A February celebration for which the faithful have brought candles to church since Anglo-Saxon times.
4 Redeemed for Five Shillings
By Elfric of Eynsham
(955-1010)
Elfric, the tenth-century English abbot, suggests a practical way of thinking about the Presentation of Christ in the Temple.
5 The Good Samaritan
Our responsibilities are not defined by laws or borne by governments. They are defined by mercy, and borne by love.
6 The Story of Pentecost
Jesus’s apostles receive the gift of God’s Holy Spirit, and the startling effects quickly draw a crowd.
page 2
7 The Parable of the Ten Virgins
Five young women cared enough about a man’s wedding-day to make the smallest of sacrifices, and received the best of rewards.
8 The Sunday of Palms and Willows
For centuries, northern countries from Russia to England have laid the catkins of the willow tree before Jesus as he enters Jerusalem.
9 The Man Born Blind
A man born blind is healed by Jesus, but finds himself a social outcast as a result.
10 The Adoration of the Magi
Persian star-gazers hasten to Israel for the birth of a royal heir, but find that King Herod has had his fill of them.
11 The Parable of the Prodigal Son
Love doesn’t make people pay for past mistakes.

Word Play: Confusables

Compose your own sentences to show the difference between these words:

Present. Gift.

New Stories
The only truly global conflict in history began when German troops crossed into Poland in September 1939.
By Richard Cobden
(1804-1865)
Richard Cobden questioned both the wisdom and the motives of politicians who intervene on foreign soil.
To the poor of England, the Worcestershire man gave affordable pots and pans, and to all the world he gave the industrial revolution.
After Louis XIV’s grandson Philip inherited the throne of Spain, the ‘Sun King’ began to entertain dreams of Europe-wide dominion.
New Puzzles
Make as many words as you can from the letters of a nine-letter word.
Make as many words as you can from the letters of a nine-letter word.
Try writing complete sentences using these nouns as either the subject or the object of a verb.
Try writing complete sentences using these verbs in either the active or the passive voice.
Polyword ‘Peat’
Make as many words as you can with the letters below. All your words must be at least four letters long, and must also include the highlighted letter. What’s the nine-letter word?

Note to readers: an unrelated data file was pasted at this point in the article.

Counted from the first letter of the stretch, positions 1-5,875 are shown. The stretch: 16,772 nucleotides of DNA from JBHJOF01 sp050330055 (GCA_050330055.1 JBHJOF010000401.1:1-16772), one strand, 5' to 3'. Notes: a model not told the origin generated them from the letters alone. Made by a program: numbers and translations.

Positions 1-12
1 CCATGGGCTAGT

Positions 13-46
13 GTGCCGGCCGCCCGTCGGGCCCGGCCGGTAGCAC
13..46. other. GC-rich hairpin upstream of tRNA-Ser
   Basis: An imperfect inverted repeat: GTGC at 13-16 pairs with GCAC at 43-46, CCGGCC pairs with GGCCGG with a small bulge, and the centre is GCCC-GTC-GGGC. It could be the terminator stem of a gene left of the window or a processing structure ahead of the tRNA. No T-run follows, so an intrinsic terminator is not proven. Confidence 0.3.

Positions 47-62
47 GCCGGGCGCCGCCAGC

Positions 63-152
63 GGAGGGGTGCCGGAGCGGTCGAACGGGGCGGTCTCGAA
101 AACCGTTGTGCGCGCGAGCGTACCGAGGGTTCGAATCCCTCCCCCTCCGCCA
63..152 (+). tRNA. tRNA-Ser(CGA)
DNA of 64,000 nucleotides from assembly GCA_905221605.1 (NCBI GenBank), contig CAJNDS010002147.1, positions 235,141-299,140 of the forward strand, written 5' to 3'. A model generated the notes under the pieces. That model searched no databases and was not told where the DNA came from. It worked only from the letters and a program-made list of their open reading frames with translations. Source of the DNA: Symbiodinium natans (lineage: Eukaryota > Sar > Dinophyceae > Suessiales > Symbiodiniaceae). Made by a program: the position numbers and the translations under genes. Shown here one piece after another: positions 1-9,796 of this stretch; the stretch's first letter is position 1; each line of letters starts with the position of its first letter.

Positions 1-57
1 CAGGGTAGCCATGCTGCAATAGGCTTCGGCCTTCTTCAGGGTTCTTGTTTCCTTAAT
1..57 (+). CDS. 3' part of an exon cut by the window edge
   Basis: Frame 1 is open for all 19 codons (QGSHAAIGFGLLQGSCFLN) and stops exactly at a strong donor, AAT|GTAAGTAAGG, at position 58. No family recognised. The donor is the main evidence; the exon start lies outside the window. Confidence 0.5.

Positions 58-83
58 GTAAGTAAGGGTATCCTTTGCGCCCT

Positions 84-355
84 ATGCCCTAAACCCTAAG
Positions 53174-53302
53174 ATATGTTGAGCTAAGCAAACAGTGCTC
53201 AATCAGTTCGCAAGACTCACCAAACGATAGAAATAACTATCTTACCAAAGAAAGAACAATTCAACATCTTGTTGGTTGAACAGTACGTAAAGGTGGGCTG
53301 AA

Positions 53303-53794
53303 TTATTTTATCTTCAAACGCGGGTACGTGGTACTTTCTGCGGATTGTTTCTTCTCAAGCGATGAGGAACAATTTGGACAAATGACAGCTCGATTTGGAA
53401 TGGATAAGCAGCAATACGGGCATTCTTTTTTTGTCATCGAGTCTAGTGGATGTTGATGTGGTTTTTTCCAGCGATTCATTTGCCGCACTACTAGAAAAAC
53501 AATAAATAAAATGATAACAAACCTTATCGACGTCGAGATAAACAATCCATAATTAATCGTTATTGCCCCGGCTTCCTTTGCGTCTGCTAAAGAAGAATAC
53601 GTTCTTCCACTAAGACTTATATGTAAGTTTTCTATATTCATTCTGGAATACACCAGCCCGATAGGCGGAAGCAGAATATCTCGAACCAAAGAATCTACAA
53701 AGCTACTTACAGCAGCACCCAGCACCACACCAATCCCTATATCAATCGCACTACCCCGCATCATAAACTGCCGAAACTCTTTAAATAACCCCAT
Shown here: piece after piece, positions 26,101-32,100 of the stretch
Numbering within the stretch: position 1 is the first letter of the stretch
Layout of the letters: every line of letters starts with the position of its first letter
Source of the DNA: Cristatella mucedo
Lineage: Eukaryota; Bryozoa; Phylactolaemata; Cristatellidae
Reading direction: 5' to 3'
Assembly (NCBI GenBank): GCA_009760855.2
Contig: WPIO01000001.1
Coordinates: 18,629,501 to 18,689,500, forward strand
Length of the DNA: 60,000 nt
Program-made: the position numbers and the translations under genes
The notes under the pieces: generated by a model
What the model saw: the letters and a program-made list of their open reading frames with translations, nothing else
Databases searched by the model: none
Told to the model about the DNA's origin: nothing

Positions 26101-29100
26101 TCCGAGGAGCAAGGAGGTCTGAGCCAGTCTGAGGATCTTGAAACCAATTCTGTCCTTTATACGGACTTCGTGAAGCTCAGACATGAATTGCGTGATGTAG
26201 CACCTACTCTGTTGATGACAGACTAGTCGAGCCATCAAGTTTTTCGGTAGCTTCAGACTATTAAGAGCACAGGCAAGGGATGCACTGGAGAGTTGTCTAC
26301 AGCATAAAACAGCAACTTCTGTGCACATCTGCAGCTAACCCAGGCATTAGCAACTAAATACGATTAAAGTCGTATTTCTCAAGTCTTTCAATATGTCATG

SEE how many words you can make using the letters below. All your words must be at least 4 letters long, and must include the letter (change).

We found commonly used words, plus one 9-letter word. Can you do better?

Use each letter only once. But if there are e.g. two As, you can used them both.

Don’t count proper nouns such as April, Zeus, or Newcastle (pretty much anything that has to be spelled with a capital letter at the start), or acronyms like HMRC.

Don’t just add -S for plurals or third person singular verbs, e.g. CAT → CATS or SPEAK → SPEAKS.

Note: You can find more Polywords and other games on our Nine Lives puzzle page, and most of our stories are accompanied by games with words, grammar and numbers.

More Puzzles
Do you know ‘street lined with tall buildings or trees’ (6 letters), and ‘shed’ (3 letters)?
Do you know ‘a brilliant solo passage in a concerto’ (7 letters), and ‘e.g. lion, tiger’ (3,3 letters)?
Changing one letter at a time, see if you can start with FULL and finish with STOP.
Practise doing sums using multiples of 25, 50 and 75.
Do you know ‘stout’ (6 letters), and ‘gloat’ (4 letters)?
See if you can guess these words letter-by-letter.
top topics
History (359)
Fiction (77)

letters game

What is the longest word you can make using these letters?

Press enter or type a space to see feedback on your word.

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numbers game

Work across from the number on the left, applying each arithmetical operation to the previous answer. What’s the final total?

Tip: Click any of the four inner squares to check your running total.

More like this: Maths Steps Mental arithmetic